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Boost for Durham as new developments drive growth in the visitor economy



Latest tourism figures show a major boost for Durham’s economy as the county builds on its bumper £1bn milestone achieved in 2022, with new attractions playing a key role in helping the county reach a new record.


Visit County Durham, the county’s Destination Management Organisation and Durham County Council’s tourism service, has welcomed the results which show visitor expenditure rose by 18.8% in 2023, with the value of the county’s visitor economy hitting £1.23bn. Overall, 20.15 million people visited the county last year, an increase of 12.5%.  The number of people employed in tourism has also grown, up by 12.4% to 13,178. It is welcome news as visitor numbers and employment have now exceeded pre-pandemic figures for the first time*.


New attractions including the Spanish Gallery and Faith Museum, part of The Auckland Project, and further additions to the 1950s Town at Beamish Museum, have been instrumental in the county’s success, and with even more significant developments opening this year, the future looks bright for the county’s visitor economy.


In the last month alone, New Hall at Locomotion opened to create the largest under cover collection of historic rail vehicles in Europe, and in Durham City, The Story has brought the county’s fascinating history to life at the new state-of-the-art history centre. The ambitious development at Raby Castle has also recently opened, with The Rising expanding its visitor offer with reimagined walled gardens, restored heritage buildings and new restaurant showcasing local produce.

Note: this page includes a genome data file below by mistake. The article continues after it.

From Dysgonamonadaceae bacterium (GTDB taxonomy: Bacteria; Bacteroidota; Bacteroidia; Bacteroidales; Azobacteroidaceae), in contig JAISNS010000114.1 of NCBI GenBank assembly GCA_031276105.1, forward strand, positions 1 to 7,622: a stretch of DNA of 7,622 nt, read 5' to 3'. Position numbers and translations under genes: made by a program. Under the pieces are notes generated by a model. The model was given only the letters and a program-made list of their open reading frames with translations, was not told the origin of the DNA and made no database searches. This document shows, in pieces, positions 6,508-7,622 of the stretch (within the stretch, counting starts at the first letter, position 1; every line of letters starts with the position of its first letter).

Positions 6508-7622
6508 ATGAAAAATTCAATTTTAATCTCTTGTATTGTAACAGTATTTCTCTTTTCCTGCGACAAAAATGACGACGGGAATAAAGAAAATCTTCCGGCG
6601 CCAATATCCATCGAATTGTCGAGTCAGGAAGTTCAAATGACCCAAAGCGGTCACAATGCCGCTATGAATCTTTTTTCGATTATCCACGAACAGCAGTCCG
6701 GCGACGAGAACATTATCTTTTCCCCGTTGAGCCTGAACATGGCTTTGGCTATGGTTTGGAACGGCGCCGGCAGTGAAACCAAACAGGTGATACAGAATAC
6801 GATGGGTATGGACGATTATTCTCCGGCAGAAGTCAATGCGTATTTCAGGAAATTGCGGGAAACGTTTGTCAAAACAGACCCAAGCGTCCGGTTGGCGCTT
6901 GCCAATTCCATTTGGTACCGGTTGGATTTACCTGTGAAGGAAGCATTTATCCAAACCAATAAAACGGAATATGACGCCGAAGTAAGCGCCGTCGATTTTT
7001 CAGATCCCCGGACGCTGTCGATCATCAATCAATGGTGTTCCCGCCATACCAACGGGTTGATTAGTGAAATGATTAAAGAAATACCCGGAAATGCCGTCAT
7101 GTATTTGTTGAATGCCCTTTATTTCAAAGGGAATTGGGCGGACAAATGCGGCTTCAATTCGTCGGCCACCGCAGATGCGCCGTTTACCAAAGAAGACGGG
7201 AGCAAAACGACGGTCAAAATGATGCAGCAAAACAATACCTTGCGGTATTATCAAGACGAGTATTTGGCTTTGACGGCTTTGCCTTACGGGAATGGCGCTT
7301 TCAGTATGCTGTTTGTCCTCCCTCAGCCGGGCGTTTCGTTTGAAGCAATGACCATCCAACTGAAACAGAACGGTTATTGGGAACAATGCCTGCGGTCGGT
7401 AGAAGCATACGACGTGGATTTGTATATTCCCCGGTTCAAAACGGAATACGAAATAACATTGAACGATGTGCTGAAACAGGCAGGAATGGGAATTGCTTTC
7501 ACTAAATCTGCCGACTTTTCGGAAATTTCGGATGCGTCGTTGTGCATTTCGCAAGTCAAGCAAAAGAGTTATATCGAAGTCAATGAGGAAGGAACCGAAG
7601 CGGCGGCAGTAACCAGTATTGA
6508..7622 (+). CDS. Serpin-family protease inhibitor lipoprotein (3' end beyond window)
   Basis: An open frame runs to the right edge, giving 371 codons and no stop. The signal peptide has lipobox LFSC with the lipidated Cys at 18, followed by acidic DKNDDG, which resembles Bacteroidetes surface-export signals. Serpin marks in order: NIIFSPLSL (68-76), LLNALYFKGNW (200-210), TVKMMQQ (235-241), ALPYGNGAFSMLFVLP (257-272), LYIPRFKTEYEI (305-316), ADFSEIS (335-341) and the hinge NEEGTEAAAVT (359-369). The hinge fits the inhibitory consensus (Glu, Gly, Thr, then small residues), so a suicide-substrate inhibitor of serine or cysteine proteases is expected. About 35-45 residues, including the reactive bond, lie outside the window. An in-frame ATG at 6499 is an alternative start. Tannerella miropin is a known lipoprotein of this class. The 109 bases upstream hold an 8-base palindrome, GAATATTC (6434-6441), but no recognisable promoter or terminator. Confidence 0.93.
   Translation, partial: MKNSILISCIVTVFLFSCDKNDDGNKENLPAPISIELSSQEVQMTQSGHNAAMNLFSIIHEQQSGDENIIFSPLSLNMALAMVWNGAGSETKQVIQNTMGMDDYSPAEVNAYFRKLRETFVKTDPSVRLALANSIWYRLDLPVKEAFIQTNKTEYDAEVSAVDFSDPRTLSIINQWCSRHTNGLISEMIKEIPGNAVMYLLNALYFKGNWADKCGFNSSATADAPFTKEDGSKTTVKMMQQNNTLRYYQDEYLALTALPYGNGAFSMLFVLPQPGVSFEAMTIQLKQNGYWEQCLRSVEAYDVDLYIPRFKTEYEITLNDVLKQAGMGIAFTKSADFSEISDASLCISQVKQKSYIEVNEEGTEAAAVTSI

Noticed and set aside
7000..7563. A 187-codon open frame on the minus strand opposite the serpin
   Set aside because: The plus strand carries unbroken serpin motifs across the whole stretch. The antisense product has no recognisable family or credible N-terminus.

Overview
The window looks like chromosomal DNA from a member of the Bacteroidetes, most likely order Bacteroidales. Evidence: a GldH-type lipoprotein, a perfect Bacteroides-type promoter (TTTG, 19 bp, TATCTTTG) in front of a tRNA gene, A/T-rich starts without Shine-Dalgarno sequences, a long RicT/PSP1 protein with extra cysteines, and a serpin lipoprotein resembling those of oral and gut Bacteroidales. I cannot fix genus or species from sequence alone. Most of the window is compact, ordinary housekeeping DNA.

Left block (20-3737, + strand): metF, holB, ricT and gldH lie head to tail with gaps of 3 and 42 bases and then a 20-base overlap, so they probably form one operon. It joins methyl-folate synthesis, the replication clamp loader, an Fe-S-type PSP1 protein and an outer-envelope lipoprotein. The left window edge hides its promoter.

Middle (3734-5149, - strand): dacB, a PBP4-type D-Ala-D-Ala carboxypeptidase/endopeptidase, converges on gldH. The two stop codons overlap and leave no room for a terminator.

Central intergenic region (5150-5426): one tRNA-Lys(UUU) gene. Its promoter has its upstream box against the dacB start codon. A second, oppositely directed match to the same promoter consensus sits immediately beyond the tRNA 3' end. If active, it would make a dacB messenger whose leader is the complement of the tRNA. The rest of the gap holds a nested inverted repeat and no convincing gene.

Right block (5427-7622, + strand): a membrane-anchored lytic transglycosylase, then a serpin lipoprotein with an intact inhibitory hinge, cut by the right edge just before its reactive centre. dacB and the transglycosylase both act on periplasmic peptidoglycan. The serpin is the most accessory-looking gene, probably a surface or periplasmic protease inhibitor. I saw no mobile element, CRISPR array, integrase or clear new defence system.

The county’s tourism offer will be enhanced even further this summer, with Return of the Vikings, a new pre-show experience at Kynren, where visitors can experience the recreation of a 9th century village complete with cookhouse, cottages, and a working blacksmith’s forge. The much-anticipated 1950s Cinema at Beamish Museum will open this week just days after visitors were given the chance to visit the new toy shop and electrical store. It doesn’t stop there as visitors will soon be able to stay overnight for the first time at the museum in Georgian-themed accommodation and experience the pottery and tavern.


Cllr Elizabeth Scott, Durham County Council’s Cabinet member for economy and partnerships, said: “We are thrilled with the latest economic assessment STEAM results, which are testament to the incredible partnerships across the county that are committed to working together to grow our visitor economy. The county has really shown its potential in the past three years and has greatly benefited from new attractions and developments over recent years, and with more to come it puts us in a strong position for 2024 and beyond.”


Duncan Peake, CEO of Raby Estates and Interim Chair of Visit County Durham added: “These results illustrate the resilience of the county’s visitor economy and the investment that is now being made in our visitor offer. They also show that we have not only survived the challenges of the last few years but have emerged much stronger.


Right now across the county you can see new projects coming on stream. Multi-million-pound developments are underway at our visitor accommodation, from hotels to glamping pods, and at attractions including, Locomotion’s New Hall, The Rising at Raby Castle, The Auckland Project, and Beamish… and with many more projects in the pipeline, it really is an exciting time for Durham.”

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